Stress, Incentives, and Autonomy
Last registered on June 14, 2019

Pre-Trial

Trial Information
General Information
Title
Stress, Incentives, and Autonomy
RCT ID
AEARCTR-0003622
Initial registration date
November 30, 2018
Last updated
June 14, 2019 6:39 AM EDT
Location(s)

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Primary Investigator
Affiliation
University of Basel
Other Primary Investigator(s)
PI Affiliation
University of Bonn
Additional Trial Information
Status
In development
Start date
2018-12-03
End date
2019-10-31
Secondary IDs
Abstract
Based on our study “Subjective Stress, Autonomy, and Incentives” (AEARCTR-0003532) we analyze how work arrangements that couple employee autonomy and performance incentives affect workplace stress. In this study, we intend to evaluate individuals’ physiological stress responses by sampling their salivary cortisol. Furthermore, we intend to compare subjective stress appraisals with the physiological response, in order to assess whether individuals potentially misjudge the extent to which a certain situation stresses them.
External Link(s)
Registration Citation
Citation
Dohmen, Thomas and Elena Shvartsman. 2019. "Stress, Incentives, and Autonomy." AEA RCT Registry. June 14. https://www.socialscienceregistry.org/trials/3622/history/48089
Experimental Details
Interventions
Intervention(s)
Intervention Start Date
2018-12-03
Intervention End Date
2019-10-31
Primary Outcomes
Primary Outcomes (end points)
Cortisol measured via saliva; Primary appraisals index as well as threat and challenge indices, which comprise the primary appraisal items of the PASA questionnaire (Gaab et al. 2005); Choice of working time (and its difference to optimal working time)
Primary Outcomes (explanation)
All indices are constructed as averages of the respective items.
Secondary Outcomes
Secondary Outcomes (end points)
Pre-task and post-task elicitation of self-reported feelings of stress and well-being; Self-perceived effort exertion
Secondary Outcomes (explanation)
Experimental Design
Experimental Design
The design resembles the one described under AEARCTR-0003532. However, it is limited to the four main treatment arms, which vary by the extent of certainty about one’s own performance and the level of working time autonomy. Subjects are randomized into one of the four treatment arms, where the treatment arm characterized neither by autonomy nor performance certainty serves as the main control group. In all treatments, subjects work on a real-effort task adopted from Fliessbach et al. (2007).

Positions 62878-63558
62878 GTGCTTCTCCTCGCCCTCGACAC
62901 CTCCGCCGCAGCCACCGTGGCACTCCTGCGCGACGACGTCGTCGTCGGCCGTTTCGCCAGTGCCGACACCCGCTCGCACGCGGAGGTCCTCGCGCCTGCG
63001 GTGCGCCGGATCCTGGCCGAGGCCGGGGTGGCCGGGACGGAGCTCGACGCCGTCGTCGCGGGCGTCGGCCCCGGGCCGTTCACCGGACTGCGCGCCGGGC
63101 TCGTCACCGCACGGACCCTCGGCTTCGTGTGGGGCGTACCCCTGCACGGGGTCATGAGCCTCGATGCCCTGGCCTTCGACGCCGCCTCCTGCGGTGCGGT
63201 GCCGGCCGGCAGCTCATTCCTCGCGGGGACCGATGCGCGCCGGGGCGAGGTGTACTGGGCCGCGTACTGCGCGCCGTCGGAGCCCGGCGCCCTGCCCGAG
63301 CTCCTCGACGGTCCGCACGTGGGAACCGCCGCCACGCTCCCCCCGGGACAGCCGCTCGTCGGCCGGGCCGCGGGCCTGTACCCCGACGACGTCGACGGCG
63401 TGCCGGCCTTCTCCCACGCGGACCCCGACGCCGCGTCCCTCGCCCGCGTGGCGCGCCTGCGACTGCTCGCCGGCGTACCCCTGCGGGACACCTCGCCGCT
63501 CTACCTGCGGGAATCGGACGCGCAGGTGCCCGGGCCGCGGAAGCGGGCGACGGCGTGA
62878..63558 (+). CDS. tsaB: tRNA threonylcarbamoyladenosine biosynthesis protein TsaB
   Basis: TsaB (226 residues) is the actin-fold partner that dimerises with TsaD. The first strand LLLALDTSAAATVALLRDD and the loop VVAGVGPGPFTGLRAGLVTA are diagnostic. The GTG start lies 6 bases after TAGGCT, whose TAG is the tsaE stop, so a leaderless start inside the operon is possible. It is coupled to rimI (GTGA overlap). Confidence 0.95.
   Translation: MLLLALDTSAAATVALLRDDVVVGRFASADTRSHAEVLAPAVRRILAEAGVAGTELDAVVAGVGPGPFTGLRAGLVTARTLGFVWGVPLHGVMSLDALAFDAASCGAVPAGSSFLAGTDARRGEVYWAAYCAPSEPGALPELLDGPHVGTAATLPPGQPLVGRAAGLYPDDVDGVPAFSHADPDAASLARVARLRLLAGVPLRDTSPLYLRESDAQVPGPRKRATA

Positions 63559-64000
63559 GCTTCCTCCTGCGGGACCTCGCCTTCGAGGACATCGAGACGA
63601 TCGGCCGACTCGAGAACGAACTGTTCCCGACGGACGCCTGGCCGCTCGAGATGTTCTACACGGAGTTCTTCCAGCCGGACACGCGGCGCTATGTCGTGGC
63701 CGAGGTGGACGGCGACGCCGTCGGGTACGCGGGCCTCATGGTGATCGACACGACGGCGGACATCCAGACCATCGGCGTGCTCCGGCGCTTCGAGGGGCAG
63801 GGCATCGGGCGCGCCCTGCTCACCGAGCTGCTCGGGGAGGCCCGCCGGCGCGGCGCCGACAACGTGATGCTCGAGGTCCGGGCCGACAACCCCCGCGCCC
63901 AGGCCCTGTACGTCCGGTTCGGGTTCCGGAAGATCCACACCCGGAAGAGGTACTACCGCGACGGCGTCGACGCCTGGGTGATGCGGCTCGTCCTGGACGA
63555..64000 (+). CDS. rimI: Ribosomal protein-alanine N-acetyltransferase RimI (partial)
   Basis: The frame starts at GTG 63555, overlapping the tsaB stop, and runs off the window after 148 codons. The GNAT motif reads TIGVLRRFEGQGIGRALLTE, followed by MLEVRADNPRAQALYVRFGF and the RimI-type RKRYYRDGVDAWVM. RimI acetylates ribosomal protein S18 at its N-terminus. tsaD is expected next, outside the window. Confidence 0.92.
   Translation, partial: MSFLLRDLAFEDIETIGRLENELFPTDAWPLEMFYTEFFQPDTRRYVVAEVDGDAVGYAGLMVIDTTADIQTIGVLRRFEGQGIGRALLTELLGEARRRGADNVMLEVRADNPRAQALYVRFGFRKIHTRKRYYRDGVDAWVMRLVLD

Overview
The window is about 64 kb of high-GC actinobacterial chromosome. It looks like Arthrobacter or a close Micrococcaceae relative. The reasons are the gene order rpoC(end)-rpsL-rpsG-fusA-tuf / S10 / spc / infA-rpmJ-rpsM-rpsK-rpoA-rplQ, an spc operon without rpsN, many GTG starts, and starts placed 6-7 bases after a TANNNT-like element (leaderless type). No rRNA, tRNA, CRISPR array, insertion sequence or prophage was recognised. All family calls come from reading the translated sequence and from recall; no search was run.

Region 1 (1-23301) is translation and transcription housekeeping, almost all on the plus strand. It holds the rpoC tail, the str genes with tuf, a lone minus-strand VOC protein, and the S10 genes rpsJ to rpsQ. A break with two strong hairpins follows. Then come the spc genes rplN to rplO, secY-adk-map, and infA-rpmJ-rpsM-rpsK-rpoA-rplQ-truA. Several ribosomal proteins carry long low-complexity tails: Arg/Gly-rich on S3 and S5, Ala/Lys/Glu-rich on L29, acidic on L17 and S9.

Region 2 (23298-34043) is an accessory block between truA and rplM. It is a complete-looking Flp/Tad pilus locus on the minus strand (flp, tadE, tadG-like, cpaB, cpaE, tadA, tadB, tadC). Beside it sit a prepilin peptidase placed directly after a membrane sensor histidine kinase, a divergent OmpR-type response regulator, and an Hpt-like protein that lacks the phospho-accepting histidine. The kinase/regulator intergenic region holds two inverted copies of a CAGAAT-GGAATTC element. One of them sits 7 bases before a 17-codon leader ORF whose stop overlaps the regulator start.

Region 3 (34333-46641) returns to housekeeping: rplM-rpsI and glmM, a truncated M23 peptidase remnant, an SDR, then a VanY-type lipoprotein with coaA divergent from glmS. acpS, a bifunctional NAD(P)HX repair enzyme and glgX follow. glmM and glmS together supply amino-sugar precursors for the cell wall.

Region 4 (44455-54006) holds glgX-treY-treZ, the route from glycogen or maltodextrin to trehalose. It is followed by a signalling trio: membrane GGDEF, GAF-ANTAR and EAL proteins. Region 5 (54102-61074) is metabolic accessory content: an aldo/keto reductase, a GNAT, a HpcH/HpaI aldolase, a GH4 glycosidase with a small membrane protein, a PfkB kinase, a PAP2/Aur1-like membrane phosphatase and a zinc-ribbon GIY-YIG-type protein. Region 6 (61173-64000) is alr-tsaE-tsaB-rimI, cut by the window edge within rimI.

During the experiment, we repeatedly sample subjects’ salivary cortisol. Furthermore, we elicit measures of subjective stress and well-being, the appraisal of how stressful a situation is, and track our subjects’ working time choices. We also measure participants’ demographics, personality traits and preferences, such as risk attitudes, uncertainty aversion, and an their willingness to avoid workplace stress, in order to assess whether the individual stress response to working conditions is heterogeneous and whether this heterogeneity is partly determined by these measures.


References:
Fliessbach, K., Weber, B., Trautner, P., Dohmen, T., Sunde, U., Elger, C. E. and Falk, A., “Social Comparison Affects Reward-Related Brain Activity in the Human Ventral Striatum”, Science, 2007, 318(5854), pp. 1305 – 1308.

Gaab, J., Rohleder, N., Nater, U. M. and Ehlert, U., “Psychological Determinants of the Cortisol Stress Response: The Role of Anticipatory Cognitive Appraisal”, Psychoneuroendocrinology, 2005, 30(6), pp. 599 – 610.

Dohmen, Thomas, Ingrid Rohde, and Tom Stolp, “Stress and incentives," Chapter 4 of the dissertation “Sorting in the labor market: The role of risk preference and stress", Tom Stolp, Maastricht University 2017.
Experimental Design Details
Not available
Randomization Method
Randomization done in office by a computer
Randomization Unit
Experimental sessions
Was the treatment clustered?
No
Experiment Characteristics
Sample size: planned number of clusters
no clusters
Sample size: planned number of observations
We ran power calculations (power 0.8, alpha 0.05) based on the results of the first sessions (71 subjects over 4 treatment arms) and aim at ca. 70 subjects per treatment arm, i.e., 280 subjects in total
Sample size (or number of clusters) by treatment arms
We aim at a balanced design with roughly equal number of participants per treatment arm
Minimum detectable effect size for main outcomes (accounting for sample design and clustering)
IRB
INSTITUTIONAL REVIEW BOARDS (IRBs)
IRB Name
Ethikkommission an der Medizinischen Fakultät der Rheinischen Friedrich-Wilhelms-Universität Bonn
IRB Approval Date
2018-06-28
IRB Approval Number
135/18